Author + information
- Received March 15, 2018
- Revision received March 28, 2018
- Accepted April 4, 2018
- Published online June 18, 2018.
- Rezo Jorbenadze, MDa,
- Juergen Schreieck, MDa,
- Carola Barthelb,
- Peter Seizer, MDa,
- Christian Schlensak, MDc,
- Meinrad Gawaz, MDa,
- Johannes Patzelt, MDa and
- Harald F. Langer, MDa,∗ ()
- aUniversity Hospital, Department of Cardiology and Cardiovascular Medicine, Eberhard Karls University Tuebingen, Tuebingen, Germany
- bAbbott Vascular, Wiesbaden, Germany
- cUniversity Hospital, Department of Cardiovascular Surgery, Eberhard Karls University Tuebingen, Tuebingen, Germany
- ↵∗Address for correspondence:
Dr. Harald F. Langer, Eberhard Karls University Tuebingen, Department of Cardiology and Cardiovascular Medicine, Otfried-Mueller-Straße 10, 72076 Tuebingen, Germany.
A 69-year-old man was admitted to our hospital with progressive dyspnea. Transesophageal echocardiography revealed underlying severe mitral regurgitation (MR) with a mixed genesis of MR (Figures 1A and 1B). Our interdisciplinary heart team recommended interventional mitral valve repair because of the profoundly reduced left ventricular function (left ventricular ejection fraction 25%) and severe comorbidities in this patient.
The percutaneous edge-to-edge mitral valve repair (PMVR) procedure was performed using a new-generation MitraClip, the XTR system (Abbott Vascular, Santa Clara, California). In comparison with the NT clip, this new system has longer clip arms (an additional 3 mm of length for each arm) and longer grippers with 2 additional rows of frictional elements (Figures 1C and 1D), facilitating grasping of both mitral valve leaflets. Intraprocedural transesophageal echocardiography showed a significant reduction of MR from severe to mild after deployment of 1 XTR clip in the central mitral valve segments (A2/P2) (mitral valve area and mean transmitral gradient pre-intervention 4.5 cm2 and 2 mm Hg, post-intervention 2.2 cm2 and 3 mm Hg, respectively) (Figures 1E to 1I).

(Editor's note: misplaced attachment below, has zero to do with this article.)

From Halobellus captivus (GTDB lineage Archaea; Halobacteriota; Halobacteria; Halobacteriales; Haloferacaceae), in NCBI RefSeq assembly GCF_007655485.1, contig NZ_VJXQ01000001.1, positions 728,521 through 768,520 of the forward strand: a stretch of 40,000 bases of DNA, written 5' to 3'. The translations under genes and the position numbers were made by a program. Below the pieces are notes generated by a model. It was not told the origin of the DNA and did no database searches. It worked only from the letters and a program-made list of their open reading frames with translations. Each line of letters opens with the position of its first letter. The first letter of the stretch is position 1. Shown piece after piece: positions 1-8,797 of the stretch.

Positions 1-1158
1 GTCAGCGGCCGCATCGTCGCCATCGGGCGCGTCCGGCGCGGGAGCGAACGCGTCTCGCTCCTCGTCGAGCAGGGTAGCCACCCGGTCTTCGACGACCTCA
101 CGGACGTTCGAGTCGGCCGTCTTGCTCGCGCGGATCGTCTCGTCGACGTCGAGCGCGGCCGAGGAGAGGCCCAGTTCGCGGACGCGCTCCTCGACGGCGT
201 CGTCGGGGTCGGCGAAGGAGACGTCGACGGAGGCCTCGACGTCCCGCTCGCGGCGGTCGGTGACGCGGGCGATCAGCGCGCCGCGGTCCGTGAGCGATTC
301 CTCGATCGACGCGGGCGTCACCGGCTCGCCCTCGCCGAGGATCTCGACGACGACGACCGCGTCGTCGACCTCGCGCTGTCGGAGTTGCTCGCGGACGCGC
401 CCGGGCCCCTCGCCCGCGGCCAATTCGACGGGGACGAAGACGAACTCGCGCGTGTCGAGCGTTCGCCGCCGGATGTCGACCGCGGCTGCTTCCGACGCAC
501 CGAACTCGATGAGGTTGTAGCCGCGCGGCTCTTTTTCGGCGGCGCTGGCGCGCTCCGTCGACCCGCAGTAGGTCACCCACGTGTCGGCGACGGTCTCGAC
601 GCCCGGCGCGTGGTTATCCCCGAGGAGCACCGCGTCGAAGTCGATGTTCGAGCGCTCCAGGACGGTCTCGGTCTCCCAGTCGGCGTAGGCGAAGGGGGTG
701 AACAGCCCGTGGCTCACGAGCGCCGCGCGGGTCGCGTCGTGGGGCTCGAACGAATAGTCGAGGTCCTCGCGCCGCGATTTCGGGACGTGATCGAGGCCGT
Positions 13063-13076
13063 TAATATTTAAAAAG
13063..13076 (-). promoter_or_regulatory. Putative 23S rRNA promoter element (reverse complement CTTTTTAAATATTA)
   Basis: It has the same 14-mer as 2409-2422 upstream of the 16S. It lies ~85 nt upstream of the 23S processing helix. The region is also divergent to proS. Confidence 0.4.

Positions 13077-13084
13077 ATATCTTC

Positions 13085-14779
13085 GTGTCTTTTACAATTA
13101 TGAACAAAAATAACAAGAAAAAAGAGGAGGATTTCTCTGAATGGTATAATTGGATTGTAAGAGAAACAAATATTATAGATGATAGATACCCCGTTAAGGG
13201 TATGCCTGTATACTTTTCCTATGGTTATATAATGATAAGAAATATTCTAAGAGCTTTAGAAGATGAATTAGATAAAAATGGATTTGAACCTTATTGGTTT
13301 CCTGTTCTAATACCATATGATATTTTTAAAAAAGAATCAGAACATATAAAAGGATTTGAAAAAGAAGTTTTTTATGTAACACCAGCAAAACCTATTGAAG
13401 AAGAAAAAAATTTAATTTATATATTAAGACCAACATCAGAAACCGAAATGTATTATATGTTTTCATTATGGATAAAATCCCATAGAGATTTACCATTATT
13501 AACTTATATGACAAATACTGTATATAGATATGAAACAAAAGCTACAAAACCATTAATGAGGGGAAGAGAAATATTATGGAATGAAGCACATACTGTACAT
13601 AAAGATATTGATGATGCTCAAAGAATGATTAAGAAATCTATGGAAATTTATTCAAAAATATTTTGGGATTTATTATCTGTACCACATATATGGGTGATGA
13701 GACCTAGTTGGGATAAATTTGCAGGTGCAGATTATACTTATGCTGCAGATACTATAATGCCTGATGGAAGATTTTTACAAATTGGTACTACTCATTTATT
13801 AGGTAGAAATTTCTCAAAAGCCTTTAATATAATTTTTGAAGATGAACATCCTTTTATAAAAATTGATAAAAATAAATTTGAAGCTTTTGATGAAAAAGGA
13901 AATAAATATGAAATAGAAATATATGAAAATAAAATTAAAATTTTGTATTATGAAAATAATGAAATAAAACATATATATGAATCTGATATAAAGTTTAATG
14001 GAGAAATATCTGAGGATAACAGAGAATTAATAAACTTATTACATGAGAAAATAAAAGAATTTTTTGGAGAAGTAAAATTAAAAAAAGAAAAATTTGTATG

PMVR is accepted as an effective option for patients with severe MR who are not eligible for conventional heart surgery (1,2). Currently the MitraClip NT system is in use. Because of its increased span and improved grip, the new XTR clip may facilitate PMVR procedures, particularly in complex cases, or even make previously unpromising cases possible. Future trials will have to scrutinize whether the new system can improve mitral valve leaflet coaptation and anteroposterior ring approximation. Beyond PMVR, the XTR clip could be a promising option for percutaneous tricuspid valve repair (3,4).
Our first experience with this new clip system is encouraging and supports the initiation of future clinical studies.
Written informed consent was obtained from the patient for publication of this case and any accompanying images.
Dr. Langer was reimbursed for training courses in the PMVR procedure by Abbott Vascular. All other authors have reported that they have no relationships relevant to the contents of this paper to disclose.
- Received March 15, 2018.
- Revision received March 28, 2018.
- Accepted April 4, 2018.
- 2018 American College of Cardiology Foundation
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